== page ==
Several human studies have suggested that CoQ supplementation ameliorated mitochondria-related abnormalities (Bresolin et al. 1990; Morisco et al. 1993; Hofman-Bang et al. 1995) and age-related symptoms of heart failure and hypertension as well as neurodegenerative diseases including amyotrophic lateral sclerosis, Huntington’s disease, and diabetic neuropathy (Baggio et al. 1993; Beal et al. 1994; Koroshetz et al. 1997; Ferrante et al. 2002; Rosenfeldt et al. 2003, 2007; Hyson et al. 2010). Furthermore, several investigations suggest that supplementation of CoQ could have effects similar to caloric restriction or antioxidant-rich foods. When CoQ was supplemented in the food of mice for a short period (ranging from 8 to 13 weeks), there was an increase in both CoQ and α-tocopherol in the mitochondria from cerebral cortex (200 mg CoQ/kg/day; Matthews et al. 1998) and from peripheral tissues such as skeletal muscle, liver, and kidney (123 mg CoQ/kg/day; Lass et al. 1999a; 148 and 654 mg CoQ/kg/day; Kamzalov et al. 2003). Long-term supplementation with 93- or 371 mg/kg/day CoQ starting at 4 months of age have also been shown to increase CoQ concentrations in tissues (Sohal et al. 2006). In studies performed in vitro, the increase in α-tocopherol produced by CoQ was inversely proportional to the generation of superoxide (O2•−) by the mitochondria (Lass et al. 1999b). Endogenous ubiquinol in bovine submitochondrial particles inhibited both lipid peroxidation and protein oxidation (Forsmark-Andree et al. 1995) and, similarly, increasing the pool of ubiquinol in the mitochondria in the presence of succinate and antimycin resulted in a decrease of 8-hydroxy-deoxyguanosine and DNA strand breaks, both measures employed to assess DNA damage (Mukai et al. 1990; Quiles et al. 2004).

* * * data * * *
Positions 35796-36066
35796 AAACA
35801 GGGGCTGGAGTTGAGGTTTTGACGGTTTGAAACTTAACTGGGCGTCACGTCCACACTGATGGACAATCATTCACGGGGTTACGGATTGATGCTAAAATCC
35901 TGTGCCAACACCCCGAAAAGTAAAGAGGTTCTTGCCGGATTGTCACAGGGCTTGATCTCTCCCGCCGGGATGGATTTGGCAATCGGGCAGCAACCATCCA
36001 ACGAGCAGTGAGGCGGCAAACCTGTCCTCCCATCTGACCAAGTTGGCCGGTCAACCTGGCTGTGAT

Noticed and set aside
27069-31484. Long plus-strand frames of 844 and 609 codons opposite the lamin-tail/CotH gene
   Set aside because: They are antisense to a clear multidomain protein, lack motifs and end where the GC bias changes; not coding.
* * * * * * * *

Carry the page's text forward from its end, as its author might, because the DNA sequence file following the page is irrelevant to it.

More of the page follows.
While the importance of CoQ in mitochondrial function and its status as an antioxidant have led to therapeutic applications and clinical trials in neurodegenerative diseases, the potential for CoQ to ameliorate or reverse mild cognitive and psychomotor impairments associated with normal aging has not been fully evaluated. CoQ intake (123 or 500 mg/kg/day) for 14 weeks did not yield an improvement in performance of aged mice tested under a discriminated avoidance paradigm (McDonald et al. 2005). Furthermore, CoQ supplementation (105 or 368 mg/kg/day) from 4 to 25 months of age failed to retard or attenuate age-related decline in motor and cognitive function, and the 368-mg/kg/day dose even impaired the ability of the mice to navigate to a safe platform in the Morris water maze and worsened the age-related losses in startle response to auditory and shock stimuli (Sumien et al. 2009). Under the conditions of this previous long-term study, CoQ neither facilitated nor attenuated biological indices of redox stress and oxidative damage (Sohal et al. 2006).